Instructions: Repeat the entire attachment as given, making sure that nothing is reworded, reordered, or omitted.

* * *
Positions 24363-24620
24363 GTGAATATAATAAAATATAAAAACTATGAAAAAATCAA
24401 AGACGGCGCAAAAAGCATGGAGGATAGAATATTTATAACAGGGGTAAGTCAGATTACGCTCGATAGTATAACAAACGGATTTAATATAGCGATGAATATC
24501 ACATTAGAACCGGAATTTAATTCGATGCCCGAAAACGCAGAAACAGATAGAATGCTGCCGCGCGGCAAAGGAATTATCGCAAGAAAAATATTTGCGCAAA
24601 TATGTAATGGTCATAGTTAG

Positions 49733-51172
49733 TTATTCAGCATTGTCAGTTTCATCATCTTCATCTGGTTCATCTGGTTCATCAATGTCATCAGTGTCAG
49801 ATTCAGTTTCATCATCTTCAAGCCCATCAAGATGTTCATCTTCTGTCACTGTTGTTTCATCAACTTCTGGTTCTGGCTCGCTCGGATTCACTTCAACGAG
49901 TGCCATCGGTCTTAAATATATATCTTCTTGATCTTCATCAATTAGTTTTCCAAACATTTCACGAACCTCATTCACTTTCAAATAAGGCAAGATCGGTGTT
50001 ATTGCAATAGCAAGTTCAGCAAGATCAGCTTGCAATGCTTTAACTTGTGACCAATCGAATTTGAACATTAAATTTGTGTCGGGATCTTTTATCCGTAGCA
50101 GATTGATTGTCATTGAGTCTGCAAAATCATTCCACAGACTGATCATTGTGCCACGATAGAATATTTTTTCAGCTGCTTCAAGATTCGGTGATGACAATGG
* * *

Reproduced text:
Positions 24363-24620
24363 GTGAATATAATAAAATATAAAAACTATGAAAAAATCAA
24401 AGACGGCGCAAAAAGCATGGAGGATAGAATATTTATAACAGGGGTAAGTCAGATTACGCTCGATAGTATAACAAACGGATTTAATATAGCGATGAATATC
24501 ACATTAGAACCGGAATTTAATTCGATGCCCGAAAACGCAGAAACAGATAGAATGCTGCCGCGCGGCAAAGGAATTATCGCAAGAAAAATATTTGCGCAAA
24601 TATGTAATGGTCATAGTTAG

Positions 49733-51172
49733 TTATTCAGCATTGTCAGTTTCATCATCTTCATCTGGTTCATCTGGTTCATCAATGTCATCAGTGTCAG
49801 ATTCAGTTTCATCATCTTCAAGCCCATCAAGATGTTCATCTTCTGTCACTGTTGTTTCATCAACTTCTGGTTCTGGCTCGCTCGGATTCACTTCAACGAG
49901 TGCCATCGGTCTTAAATATATATCTTCTTGATCTTCATCAATTAGTTTTCCAAACATTTCACGAACCTCATTCACTTTCAAATAAGGCAAGATCGGTGTT
50001 ATTGCAATAGCAAGTTCAGCAAGATCAGCTTGCAATGCTTTAACTTGTGACCAATCGAATTTGAACATTAAATTTGTGTCGGGATCTTTTATCCGTAGCA
50101 GATTGATTGTCATTGAGTCTGCAAAATCATTCCACAGACTGATCATTGTGCCACGATAGAATATTTTTTCAGCTGCTTCAAGATTCGGTGATGACAATGG